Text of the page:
That’s because hardly is hardly an adverb. It’s instead a negative, just like not, and negatives go before the verb in modern English.
But that’s just part of it. Being a negative, hardly therefore follows the same special and complex syntactic rules attached to all negatives. So do scarcely, barely, little.
That’s why the first of these is ungrammatical in standard English:
- He has ❌not hardly started yet.
- He has ✅not started yet.
- He has ✅hardly started yet.
The actual adverbial use the OED today considers rare and archaic. Their only citation for using it as an adverb of manner in the past century is this one:
a1973 J. R. R. Tolkien Silmarillion (1977) 273
Isildur came at last hardly back to Rómenna and delivered the fruit to the hands of Amandil.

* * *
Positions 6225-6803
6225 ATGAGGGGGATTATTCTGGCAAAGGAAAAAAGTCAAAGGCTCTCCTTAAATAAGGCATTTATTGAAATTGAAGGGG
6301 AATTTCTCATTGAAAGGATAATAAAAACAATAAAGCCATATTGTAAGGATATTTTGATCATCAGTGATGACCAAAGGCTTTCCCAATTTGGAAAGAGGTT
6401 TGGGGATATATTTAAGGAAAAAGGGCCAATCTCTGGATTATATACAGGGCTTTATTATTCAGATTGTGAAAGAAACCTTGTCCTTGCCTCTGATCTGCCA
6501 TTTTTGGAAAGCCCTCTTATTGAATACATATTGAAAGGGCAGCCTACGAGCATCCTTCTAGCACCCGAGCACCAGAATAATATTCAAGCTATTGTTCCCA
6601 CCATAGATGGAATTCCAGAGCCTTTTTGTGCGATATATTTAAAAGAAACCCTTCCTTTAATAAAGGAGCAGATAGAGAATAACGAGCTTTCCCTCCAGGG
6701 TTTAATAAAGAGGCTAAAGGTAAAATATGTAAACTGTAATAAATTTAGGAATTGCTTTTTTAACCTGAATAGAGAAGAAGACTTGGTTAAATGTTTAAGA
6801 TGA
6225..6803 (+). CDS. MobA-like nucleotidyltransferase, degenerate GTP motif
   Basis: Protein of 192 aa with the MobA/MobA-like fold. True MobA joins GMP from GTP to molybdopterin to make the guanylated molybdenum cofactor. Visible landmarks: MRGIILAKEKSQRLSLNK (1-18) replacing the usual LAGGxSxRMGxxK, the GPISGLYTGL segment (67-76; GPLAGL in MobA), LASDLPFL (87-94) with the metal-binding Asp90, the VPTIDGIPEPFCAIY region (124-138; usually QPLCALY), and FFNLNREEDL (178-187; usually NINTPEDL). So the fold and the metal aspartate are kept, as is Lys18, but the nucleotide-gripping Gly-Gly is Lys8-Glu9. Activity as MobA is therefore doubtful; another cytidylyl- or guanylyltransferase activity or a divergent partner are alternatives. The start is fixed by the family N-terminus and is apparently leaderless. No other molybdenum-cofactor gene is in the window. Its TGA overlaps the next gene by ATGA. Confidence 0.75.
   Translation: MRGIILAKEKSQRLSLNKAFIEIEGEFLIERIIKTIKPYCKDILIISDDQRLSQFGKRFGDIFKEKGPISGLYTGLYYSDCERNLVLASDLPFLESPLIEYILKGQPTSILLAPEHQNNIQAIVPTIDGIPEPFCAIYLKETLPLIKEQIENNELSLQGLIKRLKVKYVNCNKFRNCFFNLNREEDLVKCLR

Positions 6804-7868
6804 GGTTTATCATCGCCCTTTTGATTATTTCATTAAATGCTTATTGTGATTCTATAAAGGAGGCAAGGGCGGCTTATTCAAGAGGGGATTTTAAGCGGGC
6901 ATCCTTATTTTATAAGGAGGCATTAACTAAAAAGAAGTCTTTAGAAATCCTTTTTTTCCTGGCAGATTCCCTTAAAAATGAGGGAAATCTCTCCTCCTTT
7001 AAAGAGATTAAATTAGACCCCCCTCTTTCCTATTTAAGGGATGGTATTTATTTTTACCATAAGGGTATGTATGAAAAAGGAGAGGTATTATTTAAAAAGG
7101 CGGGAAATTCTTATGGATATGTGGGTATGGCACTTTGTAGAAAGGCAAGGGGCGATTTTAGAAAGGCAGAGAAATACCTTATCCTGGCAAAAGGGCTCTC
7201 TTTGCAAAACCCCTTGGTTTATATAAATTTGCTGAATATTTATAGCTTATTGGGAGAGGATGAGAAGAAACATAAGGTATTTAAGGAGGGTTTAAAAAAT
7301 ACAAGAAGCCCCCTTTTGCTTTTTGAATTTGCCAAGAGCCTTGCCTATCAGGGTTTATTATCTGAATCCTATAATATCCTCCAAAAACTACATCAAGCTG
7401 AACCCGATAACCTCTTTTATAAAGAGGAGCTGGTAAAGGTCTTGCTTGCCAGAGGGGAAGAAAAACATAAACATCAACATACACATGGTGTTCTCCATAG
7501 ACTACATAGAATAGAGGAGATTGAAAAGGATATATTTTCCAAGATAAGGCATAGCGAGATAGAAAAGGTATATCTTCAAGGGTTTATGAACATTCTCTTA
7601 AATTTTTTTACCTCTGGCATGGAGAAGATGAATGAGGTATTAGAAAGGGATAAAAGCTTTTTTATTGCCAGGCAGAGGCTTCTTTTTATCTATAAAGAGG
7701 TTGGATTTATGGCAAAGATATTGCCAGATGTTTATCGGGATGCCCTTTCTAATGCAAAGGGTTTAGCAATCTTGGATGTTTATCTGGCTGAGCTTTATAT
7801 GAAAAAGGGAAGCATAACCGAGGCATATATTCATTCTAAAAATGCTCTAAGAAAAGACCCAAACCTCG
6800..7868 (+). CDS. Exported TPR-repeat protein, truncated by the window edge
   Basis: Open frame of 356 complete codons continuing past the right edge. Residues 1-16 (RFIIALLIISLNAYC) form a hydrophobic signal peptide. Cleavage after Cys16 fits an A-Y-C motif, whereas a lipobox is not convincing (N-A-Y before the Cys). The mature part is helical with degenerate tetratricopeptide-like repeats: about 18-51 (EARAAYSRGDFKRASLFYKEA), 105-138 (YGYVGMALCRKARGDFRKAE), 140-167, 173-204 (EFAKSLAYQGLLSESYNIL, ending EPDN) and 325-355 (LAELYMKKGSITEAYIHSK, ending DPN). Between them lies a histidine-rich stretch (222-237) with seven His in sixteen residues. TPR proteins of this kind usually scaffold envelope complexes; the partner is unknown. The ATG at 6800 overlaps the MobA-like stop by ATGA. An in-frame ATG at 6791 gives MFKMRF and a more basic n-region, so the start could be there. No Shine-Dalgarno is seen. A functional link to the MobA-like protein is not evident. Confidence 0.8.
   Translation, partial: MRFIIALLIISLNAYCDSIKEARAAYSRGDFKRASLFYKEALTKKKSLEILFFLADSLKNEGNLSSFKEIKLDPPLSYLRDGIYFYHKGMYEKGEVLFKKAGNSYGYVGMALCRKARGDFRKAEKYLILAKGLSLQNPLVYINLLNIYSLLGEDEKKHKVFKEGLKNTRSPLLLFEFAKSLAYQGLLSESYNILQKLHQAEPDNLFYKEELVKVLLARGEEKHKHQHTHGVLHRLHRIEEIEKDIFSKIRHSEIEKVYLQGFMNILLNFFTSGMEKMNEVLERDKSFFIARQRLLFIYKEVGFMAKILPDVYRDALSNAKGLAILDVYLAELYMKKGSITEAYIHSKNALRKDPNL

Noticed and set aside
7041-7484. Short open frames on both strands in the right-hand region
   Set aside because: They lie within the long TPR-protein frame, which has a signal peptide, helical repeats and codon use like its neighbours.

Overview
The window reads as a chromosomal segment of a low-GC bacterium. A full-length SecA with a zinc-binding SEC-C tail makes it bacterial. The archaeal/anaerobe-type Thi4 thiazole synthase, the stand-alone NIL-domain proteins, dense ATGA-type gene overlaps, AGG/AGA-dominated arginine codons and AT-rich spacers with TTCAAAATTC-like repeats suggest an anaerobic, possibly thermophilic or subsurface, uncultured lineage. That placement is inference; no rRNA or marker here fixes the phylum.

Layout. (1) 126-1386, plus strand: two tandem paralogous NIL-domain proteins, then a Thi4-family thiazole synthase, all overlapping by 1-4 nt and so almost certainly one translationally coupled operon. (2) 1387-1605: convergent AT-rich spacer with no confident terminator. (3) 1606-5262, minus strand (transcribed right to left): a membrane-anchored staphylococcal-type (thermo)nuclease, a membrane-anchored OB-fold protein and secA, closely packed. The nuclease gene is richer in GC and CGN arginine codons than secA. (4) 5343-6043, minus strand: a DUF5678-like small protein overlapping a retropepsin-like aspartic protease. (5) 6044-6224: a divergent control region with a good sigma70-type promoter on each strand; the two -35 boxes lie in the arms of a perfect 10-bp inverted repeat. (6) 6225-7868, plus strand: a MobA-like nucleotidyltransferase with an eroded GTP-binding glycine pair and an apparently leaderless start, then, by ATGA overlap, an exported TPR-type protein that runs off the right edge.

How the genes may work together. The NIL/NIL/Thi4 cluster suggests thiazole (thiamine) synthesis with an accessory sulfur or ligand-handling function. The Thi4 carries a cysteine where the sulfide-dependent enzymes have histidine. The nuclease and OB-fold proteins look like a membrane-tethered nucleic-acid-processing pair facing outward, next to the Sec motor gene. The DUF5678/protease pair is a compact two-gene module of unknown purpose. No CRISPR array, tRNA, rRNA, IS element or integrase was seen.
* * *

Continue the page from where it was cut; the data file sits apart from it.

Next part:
About its negative use, they redirect you to a note at barely, which reads:
The adverb qualifies verbs, adjectives, adverbs, and adverbial phrases, and esp. numerals (nouns, adjectives, and adverbs), designations of quantity, and indefinite pronouns. In many cases it may most correctly be regarded as qualifying the whole predication, though placed in proximity to the word in the sentence to which the qualification chiefly relates.